Live From Cadogan Hall (DVD)


Racket / Eagle Rock, 2011

REVIEW BY: Christopher Thelen


Thirty years into their career (and just over 20 years since Steve Hogarth stepped into the lead singer’s role), is it possible that Marillion could just now be hitting the high water mark of their career?

Well, forget about marking those milestones by watching the charts. Rather, spend two hours watching Live From Cadogan Hall, their latest live DVD (also released on CD). The proof is right there: this, quite possibly, is Marillion’s best work ever.

Recorded on the final night of their Less Is More acoustic tour, Hogarth and crew don’t merely take songs from their catalog and play them the same way they’d attack them with the full electronic arsenal. Instead, like they did on Less Is More, they literally reconstruct each song, allowing them to take on whole new lives of their own.

The end result is stunningly beautiful: 21 songs stripped to their essences, conveying more power than a wall of Marshall amplifiers could even dream of cranking out. While one might consider these works “experimental” in that the band members are using instruments they’re not normally associated with – for example, Mark Kelly on autoharp or Hogarth on hammered dulcimer – these works are fully polished, and have such a level of comfort that one could swear that Marillion had always been playing them this way.

Yes, it’s a little strange hearing songs like “You’re Gone” and “Easter” in slightly different formats, but the new twists put on these songs does make the listener as excited as when they initially pulled the shrinkwrap off the jewel cases and listened to the original CDs the first time. Likewise, songs such as “Beautiful” (which is quickly replacing “You’re Gone” as my favorite Marillion track), “Estonia” and “This Train Is My Life” all absolutely shine. In fact, there is not a bad track to be found in any of the selections here.my_heart_sings_the_harmony_web_ad_alt_250

Like most of the Marillion DVDs I’ve been reviewing of late, I’ve found myself more inclined to go back and listen to the studio counterparts of many of these tracks, having gained a new respect for them. Songs like “If My Heart Were A Ball,” “Quartz,” and “This Train Is My Life” all made me wonder what I might have missed initially, though I wouldn’t be surprised if I end up favoring these acoustic versions.

Two things strike me about the audience at Cadogan Hall – first, the absolute respect they have for the music. They know this isn’t a typical rock concert, and the way they behave – no constant whooping or hollering, for example – makes one proud to be a Marillion fan. Second, British audiences have to be the most fortunate of all, as they get to see shows like this in the flesh while those of us in the States have to settle for the filmed results.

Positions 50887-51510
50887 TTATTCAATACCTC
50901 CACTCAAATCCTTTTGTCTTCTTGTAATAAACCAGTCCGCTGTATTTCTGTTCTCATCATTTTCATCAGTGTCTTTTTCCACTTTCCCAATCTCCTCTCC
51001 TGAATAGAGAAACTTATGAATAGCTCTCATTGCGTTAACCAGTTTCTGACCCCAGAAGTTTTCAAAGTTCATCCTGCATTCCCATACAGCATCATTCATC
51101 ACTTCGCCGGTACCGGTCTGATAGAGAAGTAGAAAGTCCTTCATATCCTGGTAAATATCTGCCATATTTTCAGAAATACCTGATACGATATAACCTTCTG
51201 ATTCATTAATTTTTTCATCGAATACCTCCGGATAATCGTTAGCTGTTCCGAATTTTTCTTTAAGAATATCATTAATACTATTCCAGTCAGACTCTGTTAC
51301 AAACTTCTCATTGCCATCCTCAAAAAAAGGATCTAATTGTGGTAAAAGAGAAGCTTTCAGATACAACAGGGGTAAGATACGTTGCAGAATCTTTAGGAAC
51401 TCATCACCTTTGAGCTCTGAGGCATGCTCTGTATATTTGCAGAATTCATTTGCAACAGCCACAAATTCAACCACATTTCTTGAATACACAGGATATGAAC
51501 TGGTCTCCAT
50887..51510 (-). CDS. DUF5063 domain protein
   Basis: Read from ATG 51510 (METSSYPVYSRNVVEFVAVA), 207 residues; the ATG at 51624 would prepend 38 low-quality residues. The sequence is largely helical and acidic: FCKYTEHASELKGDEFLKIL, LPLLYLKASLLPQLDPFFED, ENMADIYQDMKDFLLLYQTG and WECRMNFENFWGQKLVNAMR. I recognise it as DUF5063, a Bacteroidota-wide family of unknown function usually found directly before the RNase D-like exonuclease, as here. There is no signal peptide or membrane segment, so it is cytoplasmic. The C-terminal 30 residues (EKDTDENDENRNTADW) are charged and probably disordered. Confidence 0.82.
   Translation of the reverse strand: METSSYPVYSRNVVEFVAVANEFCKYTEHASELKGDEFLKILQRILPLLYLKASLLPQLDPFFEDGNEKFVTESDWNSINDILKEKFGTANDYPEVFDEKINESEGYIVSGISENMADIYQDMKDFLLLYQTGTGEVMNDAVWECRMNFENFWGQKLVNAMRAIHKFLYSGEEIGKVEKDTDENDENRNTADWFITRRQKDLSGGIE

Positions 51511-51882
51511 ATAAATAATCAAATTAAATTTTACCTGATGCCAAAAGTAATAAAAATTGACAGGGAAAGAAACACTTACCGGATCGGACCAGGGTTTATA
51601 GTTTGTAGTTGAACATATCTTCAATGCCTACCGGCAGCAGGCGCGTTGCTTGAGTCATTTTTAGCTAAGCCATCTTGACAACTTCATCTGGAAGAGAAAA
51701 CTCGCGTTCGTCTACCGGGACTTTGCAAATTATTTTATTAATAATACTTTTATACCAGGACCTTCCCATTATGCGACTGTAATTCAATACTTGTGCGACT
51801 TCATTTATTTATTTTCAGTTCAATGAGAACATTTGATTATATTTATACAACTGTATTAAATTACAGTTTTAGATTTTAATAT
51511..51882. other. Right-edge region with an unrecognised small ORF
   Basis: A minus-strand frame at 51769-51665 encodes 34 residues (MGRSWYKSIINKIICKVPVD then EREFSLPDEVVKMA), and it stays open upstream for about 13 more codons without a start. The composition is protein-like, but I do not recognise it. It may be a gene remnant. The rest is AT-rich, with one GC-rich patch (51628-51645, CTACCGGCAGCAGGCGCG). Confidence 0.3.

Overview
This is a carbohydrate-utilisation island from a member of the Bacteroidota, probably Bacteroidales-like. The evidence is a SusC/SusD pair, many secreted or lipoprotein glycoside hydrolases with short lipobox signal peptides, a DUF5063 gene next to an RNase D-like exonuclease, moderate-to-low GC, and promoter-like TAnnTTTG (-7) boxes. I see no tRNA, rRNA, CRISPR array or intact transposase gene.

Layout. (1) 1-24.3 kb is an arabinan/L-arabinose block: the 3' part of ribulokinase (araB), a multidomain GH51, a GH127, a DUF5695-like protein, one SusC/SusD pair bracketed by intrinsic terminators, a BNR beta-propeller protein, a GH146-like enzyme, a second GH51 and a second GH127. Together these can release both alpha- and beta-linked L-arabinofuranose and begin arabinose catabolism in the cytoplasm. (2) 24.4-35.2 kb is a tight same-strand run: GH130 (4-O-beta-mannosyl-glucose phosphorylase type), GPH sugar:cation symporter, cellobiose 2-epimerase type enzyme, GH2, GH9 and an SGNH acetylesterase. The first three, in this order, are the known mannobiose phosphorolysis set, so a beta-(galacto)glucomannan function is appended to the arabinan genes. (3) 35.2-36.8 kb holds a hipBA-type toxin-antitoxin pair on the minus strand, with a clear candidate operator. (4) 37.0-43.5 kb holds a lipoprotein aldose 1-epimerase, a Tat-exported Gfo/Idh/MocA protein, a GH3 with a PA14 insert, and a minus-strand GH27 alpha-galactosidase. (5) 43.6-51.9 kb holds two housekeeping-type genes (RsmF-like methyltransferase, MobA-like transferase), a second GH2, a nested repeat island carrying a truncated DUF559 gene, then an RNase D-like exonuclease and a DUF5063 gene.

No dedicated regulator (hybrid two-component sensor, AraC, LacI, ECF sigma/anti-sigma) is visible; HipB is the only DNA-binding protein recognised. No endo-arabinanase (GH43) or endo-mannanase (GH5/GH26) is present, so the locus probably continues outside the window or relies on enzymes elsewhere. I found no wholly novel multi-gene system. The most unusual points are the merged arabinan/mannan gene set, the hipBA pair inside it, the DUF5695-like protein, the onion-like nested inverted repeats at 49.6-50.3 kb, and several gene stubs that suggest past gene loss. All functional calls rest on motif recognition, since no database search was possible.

If I had to find any fault with this show (it is my job, after all) it would be that I’d have liked to have had Hogarth’s microphone turned up louder when he was simply speaking to the audience. The audio level is perfect for his singing, and I understand, having interviewed him several years ago, that he is soft-spoken… but I think Hogarth could keep the audience entertained merely by telling the stories behind the songs.

I’ve said often that Marillion is more of a collective working together to make great music than it is individual musicians, and Live From Cadogan Hall proves this without a doubt. Yes, Steve Rothery gets chances to solo, and he definitely makes a solid claim for the title of “most underrated guitarist”… but contributions from Pete Trewavas and Kelly, not to mention the rhythmic support provided by Ian Mosley, all are equally as important to the whole picture. Without one, it’s simply not Marillion.

Live From Cadogan Hall is the kind of show that you wish would never end, but for those two hours that Marillion works its acoustical magic, you’re glad that you’re able to experience it. Yes, at heart Marillion is an electric band (though they have never shied away from using acoustic instruments in their songs), but this release makes it crystal clear that these guys should have been superstars. And, in a sense, they reach that level with this video.

Rating: A

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© 2011 Christopher Thelen and The Daily Vault. All rights reserved. Review or any portion may not be reproduced without written permission. Cover art is the intellectual property of Racket / Eagle Rock, and is used for informational purposes only.